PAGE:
Darlene Hellenberg and I go way back... back to high school, - where we shared the same after-school-job, putting books away at the .
Fourteen years later, we somehow wound up back here, we just couldn't stay away. And, ya know, it's a bit surreal, but also inspiring, to see Darlene rise to the ranks of Librarian - having graduated last December with a Master's in Library Science from Wayne State University.
My own regard for Dar aside, (...I could tell you some stories...), she is well-known around the stacks at FPL and to many patrons for being the go-to staffer when it comes down to Reading Recommendations. She's an avid reader with refined taste, her sensibilities for the fine art of the written word were honed through her studies in English/Literature (receiving a Bachelor's from Central in '05).
When you scan sites like IMDB or Netflix -looking for "recommendations," Dar's lists can be like the "Critic's Choice..." She'll give you engaging works, some of them dense, richly worded and colorfully rendered, but always rewarding reads, and sometimes quite fun. Recommending is, she admits, likely her favorite part of the job - there's a nuanced delight that only a dorky librarian could appreciate to sharing a suggestion for someone... (Not to say that Dar is that dorky, though she does have her days...)
Book suggestions are inherently social - another one of Dar's redeeming qualities, one she utilizes often in her organizing of various programming and special events at the Library, including the Ferndale Reads' spring book club, the -hosted "Book Parties," and, recently, having a humble hand in putting on the .
"I enjoy figuring out ways to connect the community to the library," Hellenberg said. That's one reason, the connections we're able to make with our patrons, that libraries will survive in the digital age...
Anyway - here are Dar's current picks ...
Is Everyone Hanging Out Without Me? by Mindy Kaling
"- I’m not in the habit of reading nonfiction, but when I read an excerpt of Mindy Kaling’s book in Glamour Magazine, I knew I had to read every word. Kaling shares entertaining stories from childhood, post-college life and about landing her job on the show “The Office.” Without trying, she says a lot about being independent and finding your own way in the world regardless of what others might have in mind for you. It’s also hilarious. I highly recommend it."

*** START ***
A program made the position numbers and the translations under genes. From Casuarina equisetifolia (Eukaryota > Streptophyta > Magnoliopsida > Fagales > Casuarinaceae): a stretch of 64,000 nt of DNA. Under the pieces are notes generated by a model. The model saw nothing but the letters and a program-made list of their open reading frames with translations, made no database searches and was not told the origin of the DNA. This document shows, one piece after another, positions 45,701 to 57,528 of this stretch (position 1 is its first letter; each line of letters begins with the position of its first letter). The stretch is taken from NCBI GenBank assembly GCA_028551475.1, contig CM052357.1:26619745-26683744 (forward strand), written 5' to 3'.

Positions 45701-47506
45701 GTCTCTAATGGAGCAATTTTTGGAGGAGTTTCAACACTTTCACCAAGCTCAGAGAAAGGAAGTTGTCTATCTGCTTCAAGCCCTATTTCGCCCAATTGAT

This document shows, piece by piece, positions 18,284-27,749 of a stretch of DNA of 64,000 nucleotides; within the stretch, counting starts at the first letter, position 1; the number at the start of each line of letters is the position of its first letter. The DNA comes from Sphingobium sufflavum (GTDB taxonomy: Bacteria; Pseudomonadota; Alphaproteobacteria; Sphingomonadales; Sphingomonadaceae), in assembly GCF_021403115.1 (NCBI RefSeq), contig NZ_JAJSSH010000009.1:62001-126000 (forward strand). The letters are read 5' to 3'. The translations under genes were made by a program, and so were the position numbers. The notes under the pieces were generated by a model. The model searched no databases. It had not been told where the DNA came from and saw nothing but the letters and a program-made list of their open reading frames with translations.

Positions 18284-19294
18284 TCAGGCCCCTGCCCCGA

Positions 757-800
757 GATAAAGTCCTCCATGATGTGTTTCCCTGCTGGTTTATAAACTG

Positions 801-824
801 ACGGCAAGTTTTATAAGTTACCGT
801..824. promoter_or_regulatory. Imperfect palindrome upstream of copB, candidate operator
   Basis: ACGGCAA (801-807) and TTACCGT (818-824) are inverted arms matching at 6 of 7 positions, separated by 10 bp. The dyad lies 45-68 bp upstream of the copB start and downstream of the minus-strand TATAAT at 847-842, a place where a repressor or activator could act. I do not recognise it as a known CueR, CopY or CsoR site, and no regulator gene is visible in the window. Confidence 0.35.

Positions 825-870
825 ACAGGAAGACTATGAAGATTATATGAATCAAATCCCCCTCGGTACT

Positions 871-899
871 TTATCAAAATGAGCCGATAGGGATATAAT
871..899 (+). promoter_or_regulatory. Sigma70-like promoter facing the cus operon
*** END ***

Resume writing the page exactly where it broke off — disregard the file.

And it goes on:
Blackbird House by Alice Hoffman
" -Blackbird House is small and sits on a large farm, filled with sweet peas, a pond and is home to a white blackbird (yes, a white blackbird). There’s a little magic, interweaving storylines and a setting which is so vivid that it takes on the role of a character. All of the characters that come through Blackbird House are intriguing and Hoffman’s writing is beautiful. This is my favorite kind of story. This is also a pretty quick read. Each chapter can be read as a separate short story or you can read the book as a whole."
Oryx and Crake -&- The Year of the Flood by Margaret Atwood
"-Margaret Atwood is one of my favorite authors. These two companion novels are like car crashes; you’re horrified by the world Margaret Atwood has created, but you can’t look away. Written many years apart, both deal with the same post-apocalyptic world. Oryx and Crake tells how that world came to an end and The Year of the Flood tells what it’s like after it happens. The stories are told from different perspectives, but involve many of the same characters. There is talk that Atwood will make this a proper trilogy."
The Passage by Justin Cronin
"-A top secret military experiment goes terribly wrong and civilization as we know it no longer exists. Justin Cronin’s The Passage does not disappoint. This book is long and the middle was a little slow for me but overall Cronin is a master storyteller and I can’t wait for the next book in the trilogy. So, I have a thing for post-apocalyptic and dystopian literature."
(FYI - there's a sequel to The Passage that's scheduled for publication this October, just in time for Halloween...)
Never Let Me Go by Kazuo Ishiguro
-"Never Let Me Go is about friendship, love, deception in a world much more sinister than our own. Kazuo Ishiguro’s novel is one of those books that has stayed with me. I read it a few years ago and forced it on anyone who asked for a book recommendation for months after. The movie adaptation is decent, but if you’re at all interested in this story the book is your best bet. It follows the lives of Kathy, Ruth, and Tommy. It’s also beautifully written."
Ferndale Patch thanks circulation specialist Jeff Milo and librarian Darlene Hellenberg for contributing to Patch! Check back soon for more ideas from library staff. Are you looking for recommendations on something specific? Email firstname.lastname@example.org, and we'll pass on your questions to the library.